Reviewing from the Sundance Film Festival, Mike Hogan says the upcoming Netflix documentary What Happened, Miss Simone? perfectly captures the eccentric, unique artist, far better than any archival YouTube deep dive could.
BY MIKE HOGAN
There’s an amazing moment in director Liz Garbus’s upcoming Netflix documentary What Happened, Miss Simone? where Al Schackman, Simone’s guitarist and friend of 42 years, remembers his shock at seeing her her walk up to Martin Luther King Jr. and declare, “I’m not nonviolent.” To which King replied, in Schackman’s telling, “That’s all right, sister, you don’t have to be.”
What else was he supposed to say? By then, nobody could control Nina Simone—not even Nina Simone.
The astonishingly gifted and supernaturally cool singer grew up in an environment of crushing, undiscussed oppression. In Jim Crow North Carolina, racial discrimination was as inescapable as the weather, so what was there to say about it? Young Eunice Waymon—that was her given name—absorbed a lifetime’s worth of hurt even as a couple of nice white ladies from the other side of the tracks took an interest in her talent, subjecting her to eight-hour days of rigorous piano practice. Their dream, and hers, was that she would someday become the first black woman to play classical music at Carnegie Hall.
Instead, she was rejected by the Curtis Academy of Music in Philadelphia—because she was black, she later concluded—and wound up playing pop, jazz, R&B, and soul at a grimy bar in Atlantic City. She was so embarrassed at this fall from grace that she adopted the stage name Nina Simone so that her family, whom she was supporting with her late-night gigs, wouldn’t discover her secret.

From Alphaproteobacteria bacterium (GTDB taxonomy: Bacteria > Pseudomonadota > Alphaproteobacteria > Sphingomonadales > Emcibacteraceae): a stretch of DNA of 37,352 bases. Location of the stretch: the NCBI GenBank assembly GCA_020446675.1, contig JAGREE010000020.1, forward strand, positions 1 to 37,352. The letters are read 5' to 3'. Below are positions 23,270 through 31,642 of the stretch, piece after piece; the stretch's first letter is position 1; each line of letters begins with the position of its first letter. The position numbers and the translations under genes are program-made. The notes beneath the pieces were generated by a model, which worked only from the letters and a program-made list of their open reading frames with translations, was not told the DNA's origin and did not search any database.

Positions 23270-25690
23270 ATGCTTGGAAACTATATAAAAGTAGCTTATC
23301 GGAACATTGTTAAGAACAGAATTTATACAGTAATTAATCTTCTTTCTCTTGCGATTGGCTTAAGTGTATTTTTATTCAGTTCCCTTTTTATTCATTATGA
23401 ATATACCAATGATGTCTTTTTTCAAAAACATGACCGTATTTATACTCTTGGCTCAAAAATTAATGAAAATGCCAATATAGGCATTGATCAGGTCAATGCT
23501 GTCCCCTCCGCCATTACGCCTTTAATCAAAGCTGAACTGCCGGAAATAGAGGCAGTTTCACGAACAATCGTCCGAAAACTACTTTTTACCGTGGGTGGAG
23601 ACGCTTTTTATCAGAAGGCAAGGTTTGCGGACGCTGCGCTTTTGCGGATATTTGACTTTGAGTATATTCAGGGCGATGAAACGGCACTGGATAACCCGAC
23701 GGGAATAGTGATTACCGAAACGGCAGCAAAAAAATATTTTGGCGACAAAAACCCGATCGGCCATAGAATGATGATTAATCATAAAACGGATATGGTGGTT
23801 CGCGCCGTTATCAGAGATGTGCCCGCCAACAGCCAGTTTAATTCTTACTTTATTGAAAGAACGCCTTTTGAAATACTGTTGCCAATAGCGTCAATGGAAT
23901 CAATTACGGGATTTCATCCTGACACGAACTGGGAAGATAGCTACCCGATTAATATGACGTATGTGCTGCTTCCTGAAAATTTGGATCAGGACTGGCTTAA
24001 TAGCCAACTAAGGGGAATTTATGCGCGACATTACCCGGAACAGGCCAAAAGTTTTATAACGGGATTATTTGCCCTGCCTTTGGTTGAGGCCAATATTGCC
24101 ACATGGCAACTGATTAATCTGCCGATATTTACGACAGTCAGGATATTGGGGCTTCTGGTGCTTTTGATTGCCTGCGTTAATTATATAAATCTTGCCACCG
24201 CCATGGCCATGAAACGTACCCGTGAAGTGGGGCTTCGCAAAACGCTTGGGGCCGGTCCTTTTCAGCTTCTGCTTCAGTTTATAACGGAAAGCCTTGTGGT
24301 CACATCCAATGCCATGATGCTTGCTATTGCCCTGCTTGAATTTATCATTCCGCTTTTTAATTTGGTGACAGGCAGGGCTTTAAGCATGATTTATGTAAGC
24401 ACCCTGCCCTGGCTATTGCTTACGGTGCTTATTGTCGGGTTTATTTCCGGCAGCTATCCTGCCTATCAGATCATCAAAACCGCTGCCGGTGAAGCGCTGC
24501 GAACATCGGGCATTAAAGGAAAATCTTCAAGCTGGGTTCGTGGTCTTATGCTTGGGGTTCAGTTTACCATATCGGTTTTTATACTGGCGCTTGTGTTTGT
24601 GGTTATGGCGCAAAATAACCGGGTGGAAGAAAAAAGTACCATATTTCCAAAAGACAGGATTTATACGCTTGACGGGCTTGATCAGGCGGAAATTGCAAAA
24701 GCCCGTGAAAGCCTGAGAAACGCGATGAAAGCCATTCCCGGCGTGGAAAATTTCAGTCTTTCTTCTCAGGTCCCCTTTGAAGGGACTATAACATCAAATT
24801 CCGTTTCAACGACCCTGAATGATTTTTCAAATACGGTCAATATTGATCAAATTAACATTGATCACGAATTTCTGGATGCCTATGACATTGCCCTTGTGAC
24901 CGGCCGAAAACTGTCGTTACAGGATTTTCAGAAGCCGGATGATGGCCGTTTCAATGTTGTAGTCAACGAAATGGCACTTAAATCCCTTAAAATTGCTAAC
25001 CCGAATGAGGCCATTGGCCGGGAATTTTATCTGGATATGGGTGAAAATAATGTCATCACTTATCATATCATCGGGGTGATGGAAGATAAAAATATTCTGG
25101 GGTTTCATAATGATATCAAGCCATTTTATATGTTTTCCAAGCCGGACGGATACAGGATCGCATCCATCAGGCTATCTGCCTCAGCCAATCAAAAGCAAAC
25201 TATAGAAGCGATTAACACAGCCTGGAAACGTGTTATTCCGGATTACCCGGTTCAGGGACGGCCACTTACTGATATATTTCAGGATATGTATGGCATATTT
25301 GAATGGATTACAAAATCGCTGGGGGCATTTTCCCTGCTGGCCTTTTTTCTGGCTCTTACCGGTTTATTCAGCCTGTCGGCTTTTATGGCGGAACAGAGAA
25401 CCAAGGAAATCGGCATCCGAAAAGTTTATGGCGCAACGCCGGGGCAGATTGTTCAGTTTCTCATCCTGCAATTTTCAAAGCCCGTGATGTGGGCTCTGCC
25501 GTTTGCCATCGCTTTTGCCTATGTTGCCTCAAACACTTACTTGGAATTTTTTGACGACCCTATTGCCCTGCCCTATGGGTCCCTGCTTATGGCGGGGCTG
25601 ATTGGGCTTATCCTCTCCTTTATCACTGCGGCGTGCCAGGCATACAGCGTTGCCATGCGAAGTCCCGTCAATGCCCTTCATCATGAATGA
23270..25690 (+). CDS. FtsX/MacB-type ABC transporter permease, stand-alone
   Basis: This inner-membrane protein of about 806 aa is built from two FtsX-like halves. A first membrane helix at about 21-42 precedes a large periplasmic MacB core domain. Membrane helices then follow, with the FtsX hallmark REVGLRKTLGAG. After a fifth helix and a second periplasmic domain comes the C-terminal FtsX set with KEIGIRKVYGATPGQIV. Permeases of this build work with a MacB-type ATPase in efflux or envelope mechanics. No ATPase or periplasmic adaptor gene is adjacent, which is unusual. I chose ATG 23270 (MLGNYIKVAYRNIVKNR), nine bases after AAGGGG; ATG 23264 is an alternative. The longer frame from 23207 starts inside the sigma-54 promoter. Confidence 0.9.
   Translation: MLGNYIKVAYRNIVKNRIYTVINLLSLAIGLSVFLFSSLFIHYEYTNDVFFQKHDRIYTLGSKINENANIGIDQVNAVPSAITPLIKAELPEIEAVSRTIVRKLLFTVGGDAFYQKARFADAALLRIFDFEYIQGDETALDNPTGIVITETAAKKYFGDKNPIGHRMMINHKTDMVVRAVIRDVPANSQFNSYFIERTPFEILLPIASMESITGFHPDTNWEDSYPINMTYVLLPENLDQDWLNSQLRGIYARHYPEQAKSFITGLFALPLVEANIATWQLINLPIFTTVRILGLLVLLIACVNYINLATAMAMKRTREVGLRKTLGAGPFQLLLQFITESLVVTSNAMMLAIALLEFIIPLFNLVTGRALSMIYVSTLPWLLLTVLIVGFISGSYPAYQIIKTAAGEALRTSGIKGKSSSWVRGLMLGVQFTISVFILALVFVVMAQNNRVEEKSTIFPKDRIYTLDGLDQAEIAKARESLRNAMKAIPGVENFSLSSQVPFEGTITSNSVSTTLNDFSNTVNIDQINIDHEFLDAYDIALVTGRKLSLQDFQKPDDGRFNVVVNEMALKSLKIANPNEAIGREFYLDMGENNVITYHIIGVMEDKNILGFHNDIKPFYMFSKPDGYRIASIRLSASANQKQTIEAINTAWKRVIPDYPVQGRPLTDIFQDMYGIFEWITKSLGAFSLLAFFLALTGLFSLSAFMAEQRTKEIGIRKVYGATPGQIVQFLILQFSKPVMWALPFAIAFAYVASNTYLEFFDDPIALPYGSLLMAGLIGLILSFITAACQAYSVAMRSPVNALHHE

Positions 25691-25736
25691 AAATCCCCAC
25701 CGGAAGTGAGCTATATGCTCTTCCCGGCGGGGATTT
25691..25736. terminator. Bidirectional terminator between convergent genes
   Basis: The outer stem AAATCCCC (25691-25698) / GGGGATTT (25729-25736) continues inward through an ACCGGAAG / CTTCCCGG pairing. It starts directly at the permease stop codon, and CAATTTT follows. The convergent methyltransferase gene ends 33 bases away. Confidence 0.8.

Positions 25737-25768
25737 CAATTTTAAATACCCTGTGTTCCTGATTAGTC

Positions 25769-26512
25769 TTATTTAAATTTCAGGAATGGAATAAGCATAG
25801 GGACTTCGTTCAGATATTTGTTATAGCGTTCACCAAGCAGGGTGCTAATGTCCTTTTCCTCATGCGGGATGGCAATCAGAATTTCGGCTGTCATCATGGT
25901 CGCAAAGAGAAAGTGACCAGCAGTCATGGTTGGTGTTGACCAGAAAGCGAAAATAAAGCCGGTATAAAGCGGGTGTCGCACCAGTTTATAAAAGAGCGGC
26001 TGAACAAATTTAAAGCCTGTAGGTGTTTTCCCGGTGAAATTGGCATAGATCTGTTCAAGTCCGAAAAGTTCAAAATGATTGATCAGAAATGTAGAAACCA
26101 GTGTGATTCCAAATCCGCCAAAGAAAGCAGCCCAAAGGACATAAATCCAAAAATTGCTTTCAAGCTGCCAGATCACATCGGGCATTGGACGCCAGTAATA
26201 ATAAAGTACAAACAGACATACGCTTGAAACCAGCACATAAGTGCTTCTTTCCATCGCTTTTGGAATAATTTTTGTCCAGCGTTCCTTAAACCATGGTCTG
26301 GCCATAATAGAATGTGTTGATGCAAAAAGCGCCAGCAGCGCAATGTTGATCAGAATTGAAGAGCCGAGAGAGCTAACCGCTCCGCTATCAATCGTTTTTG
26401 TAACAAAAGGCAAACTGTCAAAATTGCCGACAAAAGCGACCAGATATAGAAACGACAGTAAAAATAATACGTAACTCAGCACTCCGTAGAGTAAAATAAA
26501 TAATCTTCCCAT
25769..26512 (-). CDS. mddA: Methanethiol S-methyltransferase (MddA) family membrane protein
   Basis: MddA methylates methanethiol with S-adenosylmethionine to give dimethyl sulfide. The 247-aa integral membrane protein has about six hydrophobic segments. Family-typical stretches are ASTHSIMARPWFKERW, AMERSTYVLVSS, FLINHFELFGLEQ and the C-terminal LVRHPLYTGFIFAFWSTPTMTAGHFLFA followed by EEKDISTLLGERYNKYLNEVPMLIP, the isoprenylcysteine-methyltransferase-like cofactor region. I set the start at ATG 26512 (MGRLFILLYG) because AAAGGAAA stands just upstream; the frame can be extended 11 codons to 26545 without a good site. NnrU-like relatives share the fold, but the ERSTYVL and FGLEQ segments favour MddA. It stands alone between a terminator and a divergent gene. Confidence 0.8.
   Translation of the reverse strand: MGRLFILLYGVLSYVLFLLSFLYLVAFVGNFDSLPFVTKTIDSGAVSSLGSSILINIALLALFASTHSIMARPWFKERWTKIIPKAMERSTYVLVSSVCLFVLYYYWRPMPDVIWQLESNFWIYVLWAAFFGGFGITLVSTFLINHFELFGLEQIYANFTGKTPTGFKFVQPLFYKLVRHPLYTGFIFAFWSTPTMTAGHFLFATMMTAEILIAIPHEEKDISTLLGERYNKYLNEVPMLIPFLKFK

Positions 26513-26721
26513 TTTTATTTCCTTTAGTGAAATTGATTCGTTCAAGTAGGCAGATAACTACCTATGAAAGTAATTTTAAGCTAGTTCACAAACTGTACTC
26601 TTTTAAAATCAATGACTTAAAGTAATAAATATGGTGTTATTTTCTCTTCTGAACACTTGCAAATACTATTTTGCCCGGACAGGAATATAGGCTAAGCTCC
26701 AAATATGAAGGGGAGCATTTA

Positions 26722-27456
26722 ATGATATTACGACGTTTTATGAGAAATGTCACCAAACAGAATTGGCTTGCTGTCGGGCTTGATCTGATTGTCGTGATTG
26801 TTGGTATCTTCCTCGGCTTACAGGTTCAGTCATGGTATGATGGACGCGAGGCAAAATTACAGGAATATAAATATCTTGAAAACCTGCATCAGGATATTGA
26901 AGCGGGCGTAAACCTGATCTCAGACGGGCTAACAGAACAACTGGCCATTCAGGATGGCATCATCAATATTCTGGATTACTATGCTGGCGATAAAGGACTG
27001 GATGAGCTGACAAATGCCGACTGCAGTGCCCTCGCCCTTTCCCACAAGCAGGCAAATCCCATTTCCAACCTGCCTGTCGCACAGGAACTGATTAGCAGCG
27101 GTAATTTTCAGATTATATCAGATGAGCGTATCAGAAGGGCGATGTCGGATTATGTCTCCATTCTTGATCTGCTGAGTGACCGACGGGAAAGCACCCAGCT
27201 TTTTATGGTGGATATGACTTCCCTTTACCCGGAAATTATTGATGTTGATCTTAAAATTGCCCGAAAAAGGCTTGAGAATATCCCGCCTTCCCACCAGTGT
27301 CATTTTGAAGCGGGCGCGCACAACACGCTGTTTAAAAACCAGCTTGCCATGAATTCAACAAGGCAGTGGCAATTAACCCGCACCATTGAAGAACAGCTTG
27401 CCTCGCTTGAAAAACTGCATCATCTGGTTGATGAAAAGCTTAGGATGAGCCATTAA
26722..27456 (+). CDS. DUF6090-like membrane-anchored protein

It was indisputably wrong for Curtis to reject her on the basis of her skin color, and churlish at best for her boss in Atlantic City to threaten to fire her if she didn’t sing. But what a treasure the world would have missed out on if Simone had never discovered the wonder of her voice. It is among the most expressive of the 20th century, swollen with emotion, almost masculine in its depth, and versatile enough to range, as she put it, from raspy to rich and smooth as cocoa and milk.
Eventually, she fell in love with and married Andrew Stroud, an NYPD vice-squad detective. He was scary, but he also had a plan for Simone’s career, and for a while things were good. Stroud quit his job on the force and became Simone’s full-time manager. With her classical training, quasi-European sensibility, and savvy management, Simone enjoyed commercial and crossover success. One of the film’s most surreal scenes shows her performing “I Loves You, Porgy” for Hugh Hefner and his gang on the set of his TV show, Playboy’s Penthouse.
Simone undoubtedly enjoyed the trappings of success—the Mt. Vernon home she shared with Stroud and their daughter, Lisa, contained a cold storage room for her fur coats—but all was not well. She found the touring schedule Stroud imposed her exhausting, but her complaints fell on deaf ears or, worse, provoked him to berate her, beat her, even rape her, she said.